10 Marketers Who Transformed American Culture
The showman created some of the most sensational promotional stunts of the 19th century. Barnum stole a place in the marketing hall of fame by staging outrageous hoaxes, through which he drove audiences to his American Museum and captured the imagination of the country. Barnum took a country still suspicious of spectacles and had it shed its conservatism; scholars credit him with spurring America to embrace spectacle.
In 1858, R.H. Macy launched a small, "fancy" dry-goods store. Its emblem was a memorable red star, sourced from the tattoo Macy got as a young sailor. With this store, Macy attempted new tactics. Instead of haggling, he presented customers with clearly marked prices and actively advertised them. These practices led to $36 million in sales by 1918. Six years later, Macy's Herald Square expanded to become the "World's Largest Store."
Walt Disney created his first shorts in the 1920s. In 1928, he won over the public with Mickey Mouse in Steamboat Willie. When he introduced color and produced features in the 1930s, his studio skyrocketed into popularity. By World War II the federal government noticed the positive effect Disney's films had on American morale and contracted them to create cartoons for the war effort. In 1954, he was one of the first to introduce full-color programming to TV.
In 1976, Steve Jobs and Steve Wozniak set up operations in the Jobs family garage for Apple, which soon began to sell some of the first personal computers. In 1985, Jobs left the company for a decade, creating his own computer company, NeXT, and forming Pixar. He returned in 1996 and soon became head of Apple once again. The company produced a successful line of sleek products that has changed the media, music and computer industries.
Within a decade, the catering business that Martha Stewart began in her farmhouse's basement in 1976 was billing celebrity clients and making more than $1 million, and she had published a series of bestselling lifestyle guides. In the late 1980s and early 1990s Stewart's personal fame continued to flourish with TV appearances, Kmart consulting and the Martha Stewart Living brand. Today it's an iconic image of female entrepreneurship.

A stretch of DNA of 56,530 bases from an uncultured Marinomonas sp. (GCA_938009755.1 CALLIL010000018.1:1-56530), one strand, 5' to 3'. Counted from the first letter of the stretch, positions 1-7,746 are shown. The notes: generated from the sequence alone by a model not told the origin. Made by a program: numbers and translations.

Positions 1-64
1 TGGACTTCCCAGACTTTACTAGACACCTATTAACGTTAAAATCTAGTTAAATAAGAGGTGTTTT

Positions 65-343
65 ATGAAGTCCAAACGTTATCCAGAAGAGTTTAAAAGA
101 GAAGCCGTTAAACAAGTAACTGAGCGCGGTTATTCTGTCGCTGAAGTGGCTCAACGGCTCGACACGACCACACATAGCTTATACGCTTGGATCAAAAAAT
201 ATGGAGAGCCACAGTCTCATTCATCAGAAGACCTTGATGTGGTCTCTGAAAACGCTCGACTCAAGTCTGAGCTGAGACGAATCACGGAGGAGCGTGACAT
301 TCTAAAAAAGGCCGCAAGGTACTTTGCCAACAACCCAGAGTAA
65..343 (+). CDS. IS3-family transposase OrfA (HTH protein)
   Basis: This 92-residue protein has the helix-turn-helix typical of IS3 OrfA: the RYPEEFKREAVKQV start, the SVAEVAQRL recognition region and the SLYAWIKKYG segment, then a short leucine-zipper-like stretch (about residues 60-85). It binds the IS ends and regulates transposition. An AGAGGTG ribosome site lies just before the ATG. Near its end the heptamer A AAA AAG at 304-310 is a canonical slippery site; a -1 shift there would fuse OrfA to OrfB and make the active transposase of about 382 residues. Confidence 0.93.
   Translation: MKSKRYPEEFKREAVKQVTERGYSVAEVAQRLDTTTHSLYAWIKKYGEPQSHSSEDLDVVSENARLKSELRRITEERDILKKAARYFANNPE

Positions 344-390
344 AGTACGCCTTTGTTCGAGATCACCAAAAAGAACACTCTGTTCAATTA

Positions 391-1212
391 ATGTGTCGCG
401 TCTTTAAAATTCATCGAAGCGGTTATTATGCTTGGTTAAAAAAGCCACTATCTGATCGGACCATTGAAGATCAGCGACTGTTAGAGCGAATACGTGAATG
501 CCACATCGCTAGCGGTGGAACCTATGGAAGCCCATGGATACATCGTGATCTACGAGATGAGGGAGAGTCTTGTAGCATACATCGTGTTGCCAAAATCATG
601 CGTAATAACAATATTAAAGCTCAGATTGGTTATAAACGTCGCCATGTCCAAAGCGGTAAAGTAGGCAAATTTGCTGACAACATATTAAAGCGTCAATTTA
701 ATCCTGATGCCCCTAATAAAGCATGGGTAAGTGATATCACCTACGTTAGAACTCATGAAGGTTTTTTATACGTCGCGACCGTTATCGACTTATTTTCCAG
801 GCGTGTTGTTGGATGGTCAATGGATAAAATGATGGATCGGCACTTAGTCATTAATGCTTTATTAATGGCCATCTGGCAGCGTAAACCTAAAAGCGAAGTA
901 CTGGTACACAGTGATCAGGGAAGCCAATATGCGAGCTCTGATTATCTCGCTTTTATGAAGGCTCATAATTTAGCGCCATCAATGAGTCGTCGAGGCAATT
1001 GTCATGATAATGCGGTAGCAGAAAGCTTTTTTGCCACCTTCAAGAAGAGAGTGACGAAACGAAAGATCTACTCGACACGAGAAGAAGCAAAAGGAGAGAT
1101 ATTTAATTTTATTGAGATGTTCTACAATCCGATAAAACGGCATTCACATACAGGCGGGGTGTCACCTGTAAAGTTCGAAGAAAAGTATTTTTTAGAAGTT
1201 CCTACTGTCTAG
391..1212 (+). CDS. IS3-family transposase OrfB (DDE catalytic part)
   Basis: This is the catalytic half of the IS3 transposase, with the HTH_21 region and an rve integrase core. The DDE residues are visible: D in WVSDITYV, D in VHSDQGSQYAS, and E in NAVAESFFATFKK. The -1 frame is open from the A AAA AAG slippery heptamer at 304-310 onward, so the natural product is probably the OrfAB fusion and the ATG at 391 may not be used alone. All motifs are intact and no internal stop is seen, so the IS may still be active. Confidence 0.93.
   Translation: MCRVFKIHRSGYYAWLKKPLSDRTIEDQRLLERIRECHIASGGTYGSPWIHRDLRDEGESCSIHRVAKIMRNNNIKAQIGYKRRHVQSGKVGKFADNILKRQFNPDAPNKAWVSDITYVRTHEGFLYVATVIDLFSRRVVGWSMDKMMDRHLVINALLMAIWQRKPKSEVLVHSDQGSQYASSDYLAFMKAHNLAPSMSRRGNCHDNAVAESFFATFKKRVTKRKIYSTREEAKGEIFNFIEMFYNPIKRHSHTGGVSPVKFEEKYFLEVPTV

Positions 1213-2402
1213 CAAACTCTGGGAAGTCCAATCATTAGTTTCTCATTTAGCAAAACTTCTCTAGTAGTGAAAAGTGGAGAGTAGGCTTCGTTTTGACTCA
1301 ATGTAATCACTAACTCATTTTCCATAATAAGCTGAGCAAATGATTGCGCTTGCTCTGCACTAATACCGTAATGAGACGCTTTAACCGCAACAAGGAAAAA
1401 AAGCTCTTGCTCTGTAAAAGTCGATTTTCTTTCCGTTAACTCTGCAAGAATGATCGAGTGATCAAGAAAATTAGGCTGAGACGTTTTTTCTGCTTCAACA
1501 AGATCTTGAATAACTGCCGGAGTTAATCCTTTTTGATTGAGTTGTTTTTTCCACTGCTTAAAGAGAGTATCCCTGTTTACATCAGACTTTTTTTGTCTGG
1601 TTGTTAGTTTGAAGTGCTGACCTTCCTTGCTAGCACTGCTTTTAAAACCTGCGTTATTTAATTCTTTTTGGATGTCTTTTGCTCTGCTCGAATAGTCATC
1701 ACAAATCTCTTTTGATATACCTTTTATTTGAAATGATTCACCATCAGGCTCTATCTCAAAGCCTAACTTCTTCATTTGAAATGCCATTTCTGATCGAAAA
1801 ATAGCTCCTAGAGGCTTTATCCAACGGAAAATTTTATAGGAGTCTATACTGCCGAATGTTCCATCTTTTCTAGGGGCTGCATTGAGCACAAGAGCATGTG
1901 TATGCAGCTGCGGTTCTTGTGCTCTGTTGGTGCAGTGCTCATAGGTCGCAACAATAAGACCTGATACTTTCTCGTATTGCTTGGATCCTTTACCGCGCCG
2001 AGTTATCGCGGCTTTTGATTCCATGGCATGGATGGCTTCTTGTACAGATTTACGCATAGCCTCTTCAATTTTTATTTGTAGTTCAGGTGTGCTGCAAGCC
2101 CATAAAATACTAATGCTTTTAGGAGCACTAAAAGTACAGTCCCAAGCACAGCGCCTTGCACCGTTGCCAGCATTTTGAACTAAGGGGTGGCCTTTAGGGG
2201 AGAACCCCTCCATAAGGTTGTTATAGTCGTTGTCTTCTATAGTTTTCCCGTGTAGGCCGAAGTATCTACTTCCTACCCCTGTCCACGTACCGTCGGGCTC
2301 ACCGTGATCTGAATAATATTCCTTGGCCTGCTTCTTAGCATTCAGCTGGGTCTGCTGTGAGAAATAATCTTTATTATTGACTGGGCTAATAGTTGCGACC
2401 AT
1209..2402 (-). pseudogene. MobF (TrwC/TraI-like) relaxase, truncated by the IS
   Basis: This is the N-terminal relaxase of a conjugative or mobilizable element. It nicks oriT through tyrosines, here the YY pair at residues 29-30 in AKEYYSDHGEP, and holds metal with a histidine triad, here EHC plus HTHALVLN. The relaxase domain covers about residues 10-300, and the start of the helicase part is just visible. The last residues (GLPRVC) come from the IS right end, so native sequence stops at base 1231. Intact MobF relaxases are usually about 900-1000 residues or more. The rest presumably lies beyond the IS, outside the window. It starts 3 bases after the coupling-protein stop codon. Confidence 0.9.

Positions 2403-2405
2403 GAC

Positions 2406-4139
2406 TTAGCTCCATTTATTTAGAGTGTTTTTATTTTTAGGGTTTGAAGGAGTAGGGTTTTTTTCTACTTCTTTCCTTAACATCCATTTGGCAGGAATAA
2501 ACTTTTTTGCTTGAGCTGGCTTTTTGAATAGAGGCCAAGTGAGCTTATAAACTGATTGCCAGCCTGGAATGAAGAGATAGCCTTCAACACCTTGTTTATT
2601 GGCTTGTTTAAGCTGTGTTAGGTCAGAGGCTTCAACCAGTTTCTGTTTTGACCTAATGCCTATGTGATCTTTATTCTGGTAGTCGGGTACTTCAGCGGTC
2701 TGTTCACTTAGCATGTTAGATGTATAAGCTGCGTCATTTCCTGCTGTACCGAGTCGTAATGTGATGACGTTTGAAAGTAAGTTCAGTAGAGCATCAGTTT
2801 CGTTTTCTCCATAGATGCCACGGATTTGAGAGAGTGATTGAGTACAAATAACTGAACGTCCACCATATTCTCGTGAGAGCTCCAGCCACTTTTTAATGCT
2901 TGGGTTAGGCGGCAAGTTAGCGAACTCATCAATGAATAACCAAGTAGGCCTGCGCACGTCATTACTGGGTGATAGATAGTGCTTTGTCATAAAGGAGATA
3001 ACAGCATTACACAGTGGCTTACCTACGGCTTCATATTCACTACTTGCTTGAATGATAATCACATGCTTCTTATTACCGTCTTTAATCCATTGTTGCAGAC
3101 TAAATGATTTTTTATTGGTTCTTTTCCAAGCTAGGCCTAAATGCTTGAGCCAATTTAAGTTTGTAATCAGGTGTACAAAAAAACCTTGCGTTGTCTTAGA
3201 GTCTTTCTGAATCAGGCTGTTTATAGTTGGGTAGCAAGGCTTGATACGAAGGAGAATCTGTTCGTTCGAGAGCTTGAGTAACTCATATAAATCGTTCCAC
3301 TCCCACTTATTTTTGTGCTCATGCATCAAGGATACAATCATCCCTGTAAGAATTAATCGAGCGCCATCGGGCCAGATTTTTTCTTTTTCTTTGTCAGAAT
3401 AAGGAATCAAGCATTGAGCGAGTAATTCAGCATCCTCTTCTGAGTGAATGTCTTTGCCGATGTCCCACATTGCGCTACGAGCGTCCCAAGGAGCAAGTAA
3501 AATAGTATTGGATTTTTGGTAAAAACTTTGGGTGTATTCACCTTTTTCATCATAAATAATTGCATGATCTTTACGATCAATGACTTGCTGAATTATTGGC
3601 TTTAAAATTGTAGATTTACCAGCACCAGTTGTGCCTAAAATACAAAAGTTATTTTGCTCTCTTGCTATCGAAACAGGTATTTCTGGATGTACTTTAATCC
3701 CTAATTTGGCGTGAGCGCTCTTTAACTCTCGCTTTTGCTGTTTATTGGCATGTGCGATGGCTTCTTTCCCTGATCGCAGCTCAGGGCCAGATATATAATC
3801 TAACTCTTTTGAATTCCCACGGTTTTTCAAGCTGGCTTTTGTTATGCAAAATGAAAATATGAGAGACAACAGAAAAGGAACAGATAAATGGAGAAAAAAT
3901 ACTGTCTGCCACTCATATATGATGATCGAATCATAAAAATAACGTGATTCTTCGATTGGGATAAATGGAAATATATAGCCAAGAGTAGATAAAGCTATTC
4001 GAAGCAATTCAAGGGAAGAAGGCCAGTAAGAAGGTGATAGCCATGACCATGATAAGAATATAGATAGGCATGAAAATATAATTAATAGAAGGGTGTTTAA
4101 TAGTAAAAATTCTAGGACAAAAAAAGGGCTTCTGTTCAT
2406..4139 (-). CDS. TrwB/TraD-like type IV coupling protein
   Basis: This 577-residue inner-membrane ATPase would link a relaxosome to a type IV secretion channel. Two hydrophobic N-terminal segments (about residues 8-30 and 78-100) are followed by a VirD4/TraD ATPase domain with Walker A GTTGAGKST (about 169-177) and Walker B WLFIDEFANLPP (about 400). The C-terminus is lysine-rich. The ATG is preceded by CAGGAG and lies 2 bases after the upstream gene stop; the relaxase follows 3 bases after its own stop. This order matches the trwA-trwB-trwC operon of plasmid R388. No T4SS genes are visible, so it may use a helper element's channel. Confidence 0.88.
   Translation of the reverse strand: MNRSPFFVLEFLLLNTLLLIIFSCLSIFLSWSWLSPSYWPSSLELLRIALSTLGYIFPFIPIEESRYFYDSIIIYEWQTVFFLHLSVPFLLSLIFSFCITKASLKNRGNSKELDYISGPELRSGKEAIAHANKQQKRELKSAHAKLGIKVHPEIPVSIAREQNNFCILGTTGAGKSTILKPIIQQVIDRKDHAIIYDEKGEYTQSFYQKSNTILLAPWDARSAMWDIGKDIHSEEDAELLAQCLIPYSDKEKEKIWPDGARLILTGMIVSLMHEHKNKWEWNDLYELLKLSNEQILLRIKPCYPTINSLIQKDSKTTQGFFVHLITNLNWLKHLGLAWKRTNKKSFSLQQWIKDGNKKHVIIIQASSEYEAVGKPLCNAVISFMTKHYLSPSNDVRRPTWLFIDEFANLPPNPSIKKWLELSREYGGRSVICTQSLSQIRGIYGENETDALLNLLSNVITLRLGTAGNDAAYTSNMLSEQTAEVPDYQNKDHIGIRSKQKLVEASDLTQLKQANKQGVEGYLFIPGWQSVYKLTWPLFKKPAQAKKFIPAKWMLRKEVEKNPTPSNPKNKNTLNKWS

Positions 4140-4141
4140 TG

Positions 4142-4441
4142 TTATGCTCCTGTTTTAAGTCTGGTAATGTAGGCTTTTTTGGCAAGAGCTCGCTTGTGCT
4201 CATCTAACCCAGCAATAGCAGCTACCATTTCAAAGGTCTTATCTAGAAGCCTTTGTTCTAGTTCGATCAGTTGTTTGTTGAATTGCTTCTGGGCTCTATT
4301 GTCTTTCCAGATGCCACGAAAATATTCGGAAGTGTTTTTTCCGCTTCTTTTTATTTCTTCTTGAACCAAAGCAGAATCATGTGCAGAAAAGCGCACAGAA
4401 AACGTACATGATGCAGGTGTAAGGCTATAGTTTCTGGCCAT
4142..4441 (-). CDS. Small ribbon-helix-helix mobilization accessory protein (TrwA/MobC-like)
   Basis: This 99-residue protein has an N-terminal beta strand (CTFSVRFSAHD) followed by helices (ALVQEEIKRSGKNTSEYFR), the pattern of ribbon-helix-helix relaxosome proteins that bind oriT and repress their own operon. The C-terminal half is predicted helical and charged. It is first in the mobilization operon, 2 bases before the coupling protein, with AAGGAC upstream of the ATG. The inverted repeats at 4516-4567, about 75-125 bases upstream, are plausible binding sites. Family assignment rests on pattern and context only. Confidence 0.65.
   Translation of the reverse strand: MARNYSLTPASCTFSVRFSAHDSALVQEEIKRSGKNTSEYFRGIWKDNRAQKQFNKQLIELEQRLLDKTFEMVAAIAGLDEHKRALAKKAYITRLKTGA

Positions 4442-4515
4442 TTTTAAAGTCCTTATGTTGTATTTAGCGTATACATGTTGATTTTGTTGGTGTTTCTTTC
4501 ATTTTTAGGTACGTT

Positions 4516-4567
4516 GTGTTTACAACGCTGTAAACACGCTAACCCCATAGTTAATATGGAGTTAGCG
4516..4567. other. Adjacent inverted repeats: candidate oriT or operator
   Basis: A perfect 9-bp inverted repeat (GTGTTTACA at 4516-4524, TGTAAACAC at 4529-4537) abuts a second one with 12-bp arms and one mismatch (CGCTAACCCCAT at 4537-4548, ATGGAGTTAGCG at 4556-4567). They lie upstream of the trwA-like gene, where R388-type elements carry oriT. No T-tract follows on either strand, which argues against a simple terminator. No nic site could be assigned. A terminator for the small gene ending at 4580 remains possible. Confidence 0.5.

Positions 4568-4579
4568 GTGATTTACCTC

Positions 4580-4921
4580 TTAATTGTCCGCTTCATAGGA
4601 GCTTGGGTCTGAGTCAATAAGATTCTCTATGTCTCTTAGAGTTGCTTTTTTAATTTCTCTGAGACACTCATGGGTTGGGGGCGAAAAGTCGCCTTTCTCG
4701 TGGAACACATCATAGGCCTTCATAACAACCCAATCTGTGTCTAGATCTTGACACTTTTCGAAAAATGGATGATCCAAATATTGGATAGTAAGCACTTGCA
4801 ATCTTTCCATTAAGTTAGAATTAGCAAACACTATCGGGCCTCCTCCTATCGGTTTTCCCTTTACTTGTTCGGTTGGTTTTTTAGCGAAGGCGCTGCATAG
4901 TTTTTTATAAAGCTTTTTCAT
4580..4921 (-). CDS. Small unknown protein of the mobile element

In 1954, Ray Kroc had the vision of creating the McDonald's we know today. He came across a restaurant run by brothers Dick and Mac McDonald, and inspired by the speed and efficiency with which they served burgers, fries and beverages, he sold his idea of taking the restaurant nationwide to them. McDonald's went on to become the largest fast-food chain in the world because of Kroc's solid supplier partnerships and franchise model.
The "MTV Generation" resulted from the programming efforts of Robert Pittman, who began shaping content for the Music Television cable network in 1981. With his unique blend of creative, business and research savvy, Pittman molded a brand that clicked with the youth of the day. MTV stood out from the traditional networks and became the most profitable cable network of the time. It has since expanded to MTV Networks, which operates in more than 160 countries.
In 1945, with a $10,000 loan from his father, Sam Walton bought a franchised variety store. He experimented with practices like longer hours, buying inventory in large quantities and offering a broad assortment of goods at budget prices. With the five-and-dime store Walton later opened, he put check-out counters near the exit, having consumers pay for everything at once. It was the foundation for his first Walmart in 1962.
Oprah Winfrey had her first glimpse of fame as a talk-show host in Baltimore in 1976. She won national recognition over the next decade with her morning show, "A.M. Chicago," and her supporting role in "The Color Purple." The syndicated "Oprah Winfrey Show" launched in 1986 and became a near-instant hit. Oprah co-founded the Oxygen channel and will launch the Oprah Winfrey Network in 2011. Oprah also has had success in publishing and philanthropy.
After several years spent working with industrial jobs, Henry Ford built his first self-propelled carriage in 1896. Seven years later, he formed the Ford Motor Co. with just $28,000, and in 1908, the company produced the Model T. The car sold 15,500,000 in the U.S. alone over the next 19 years because of Ford's assembly-line approach to mass production and the low cost. He revolutionized America with the Model T.
|ABOUT THE AUTHOR|
Bob Liodice is the president-CEO of the ANA (Association of National Advertisers). This is the eighth in a series of 10 columns being published in celebration of the ANA's 100th anniversary.